It’s this kind of experiential retail that Shelonda Stokes, president of the Downtown Partnership of Baltimore, believes will continue to solidify downtown’s residential presence and allow for a more lively neighborhood outside of work hours. 

In the last few years, DPOB has invested $1.6 million in American Rescue Plan Act funding into small businesses downtown through the Black Owned and Operated Storefront Tenancy (BOOST) program, Operation Storefront and Facade Improvement Program. 

That money has gone to supporting three rounds of BOOST program participants, grants that brought other new businesses to set up downtown and funding that helped already existing businesses stay downtown by renovating their buildings.

Sisters Elle Odoi and Yvette Pappoe, cofounders of interior design firm Décorelle and participants in the second round of the BOOST program, are eagerly awaiting the late July opening of their shop dede at 305 N. Howard St., below the new Crook Horner Lofts. They hope it can be a place where residents can find upscale home furnishings, like vases designed by Odoi and candles themed for every season — everything they’d need to put the final touches on their living space.

As the first commercial tenants on the block in a while, Odoi knows there’ll be challenges in bringing in foot traffic. The two plan to take steps to make customers feel more welcome, like renting parking spaces for visitors in the lot behind their building and setting up an entrance where customers will be buzzed in. 

They both have faith that being in this storefront and coming back to their roots in Baltimore was the right decision for them. They hope that any success they have will encourage building owners and other potential businesses to invest in Howard Street again too. 

“We grew up in Baltimore, and so I remember how amazing that space used to be and how many businesses were there. It would be just a blessing if we are one of the impacts that allows it to come back,” Odoi said.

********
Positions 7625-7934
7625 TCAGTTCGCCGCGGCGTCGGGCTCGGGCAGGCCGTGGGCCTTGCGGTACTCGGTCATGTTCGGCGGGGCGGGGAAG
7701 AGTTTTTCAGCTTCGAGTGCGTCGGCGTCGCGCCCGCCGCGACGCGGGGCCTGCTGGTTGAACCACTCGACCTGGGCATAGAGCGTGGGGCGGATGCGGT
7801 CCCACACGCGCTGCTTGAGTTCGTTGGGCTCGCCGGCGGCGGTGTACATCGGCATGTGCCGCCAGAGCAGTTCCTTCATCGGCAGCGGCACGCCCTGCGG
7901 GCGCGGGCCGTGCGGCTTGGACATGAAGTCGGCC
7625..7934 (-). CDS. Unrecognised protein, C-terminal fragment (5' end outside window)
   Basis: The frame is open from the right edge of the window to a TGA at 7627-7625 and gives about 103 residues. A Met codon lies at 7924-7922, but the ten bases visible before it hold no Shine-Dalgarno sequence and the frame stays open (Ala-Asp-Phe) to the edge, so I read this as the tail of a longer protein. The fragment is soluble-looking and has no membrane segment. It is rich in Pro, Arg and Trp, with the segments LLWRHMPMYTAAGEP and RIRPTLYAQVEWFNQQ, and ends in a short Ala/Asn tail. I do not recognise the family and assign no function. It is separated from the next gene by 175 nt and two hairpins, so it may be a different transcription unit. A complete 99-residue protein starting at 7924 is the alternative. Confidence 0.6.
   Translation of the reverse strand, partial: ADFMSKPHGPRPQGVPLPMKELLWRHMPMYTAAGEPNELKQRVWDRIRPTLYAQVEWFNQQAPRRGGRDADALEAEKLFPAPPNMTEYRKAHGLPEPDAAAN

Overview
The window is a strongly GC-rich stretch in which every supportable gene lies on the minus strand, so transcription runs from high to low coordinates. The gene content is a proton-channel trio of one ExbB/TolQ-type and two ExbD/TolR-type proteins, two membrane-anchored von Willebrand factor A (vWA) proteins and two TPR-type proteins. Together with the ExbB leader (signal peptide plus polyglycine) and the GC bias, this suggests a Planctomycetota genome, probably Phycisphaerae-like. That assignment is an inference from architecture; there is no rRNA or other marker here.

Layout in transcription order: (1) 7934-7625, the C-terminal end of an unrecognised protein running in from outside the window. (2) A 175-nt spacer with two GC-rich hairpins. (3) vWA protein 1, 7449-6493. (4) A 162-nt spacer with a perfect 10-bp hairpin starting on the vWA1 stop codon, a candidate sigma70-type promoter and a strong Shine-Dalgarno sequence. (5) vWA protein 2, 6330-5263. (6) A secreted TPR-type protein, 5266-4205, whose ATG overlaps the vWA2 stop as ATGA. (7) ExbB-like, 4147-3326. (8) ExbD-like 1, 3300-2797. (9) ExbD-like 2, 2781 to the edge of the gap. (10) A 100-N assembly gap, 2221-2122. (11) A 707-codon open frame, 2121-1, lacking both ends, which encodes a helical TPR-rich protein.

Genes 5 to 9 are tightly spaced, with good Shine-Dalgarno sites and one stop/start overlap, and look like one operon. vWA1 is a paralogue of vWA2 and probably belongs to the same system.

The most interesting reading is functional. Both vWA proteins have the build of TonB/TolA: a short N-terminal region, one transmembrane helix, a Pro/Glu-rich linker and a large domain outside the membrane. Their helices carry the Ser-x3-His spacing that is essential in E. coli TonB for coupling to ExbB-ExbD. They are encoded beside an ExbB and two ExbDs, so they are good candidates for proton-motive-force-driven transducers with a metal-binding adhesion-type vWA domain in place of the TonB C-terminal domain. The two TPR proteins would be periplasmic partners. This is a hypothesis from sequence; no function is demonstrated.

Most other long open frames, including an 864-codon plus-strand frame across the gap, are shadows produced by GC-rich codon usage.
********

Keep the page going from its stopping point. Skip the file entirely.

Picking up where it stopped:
She hopes to work closely with the Black-owned businesses on Healthy Howard Row — a collective nickname for Cajou Creamery, Vegan Juiceology and Cuples Tea House on the 400 block that have already been working to bring customers back to Howard Street. 

Every business owner interviewed for this story emphasized the importance of a community feeling among downtown’s small businesses. They don’t just help each other with words of advice; they show up for each other, whether it’s at a grand opening or an anniversary party.

They know how tenuous success downtown can be, and how much that support system will help them last. 

Cuples Tea House, run by Lynnette and Eric Dodson, has been at 409 N. Howard St. for almost three years now, after six years of the shop operating online and at pop-ups.

They’ve had success in their location, even opening up a sister business, Vinyl and Pages, next door, but Lynnette is frank that the business always ebbs and flows. 

“The anxiety for me is the ‘hurry up and wait.’ There’s so many great ideas floating around, but putting them all together is a whole other story.”
-Lynnette Dodson

“The anxiety for me is the ‘hurry up and wait.’ There’s so many great ideas floating around, but putting them all together is a whole other story,” she said.

Still, they’re proud to be part of the cohort bringing life back to Howard Street.

“We always say we’ve got people on Howard Street with tea and their pinkies up,” Lynnette joked. 

“It’s such an urban, gritty block with the light rail, and even the graffiti has a place there, but it’s cool to see that people are now coming back downtown. They’re rediscovering downtown.”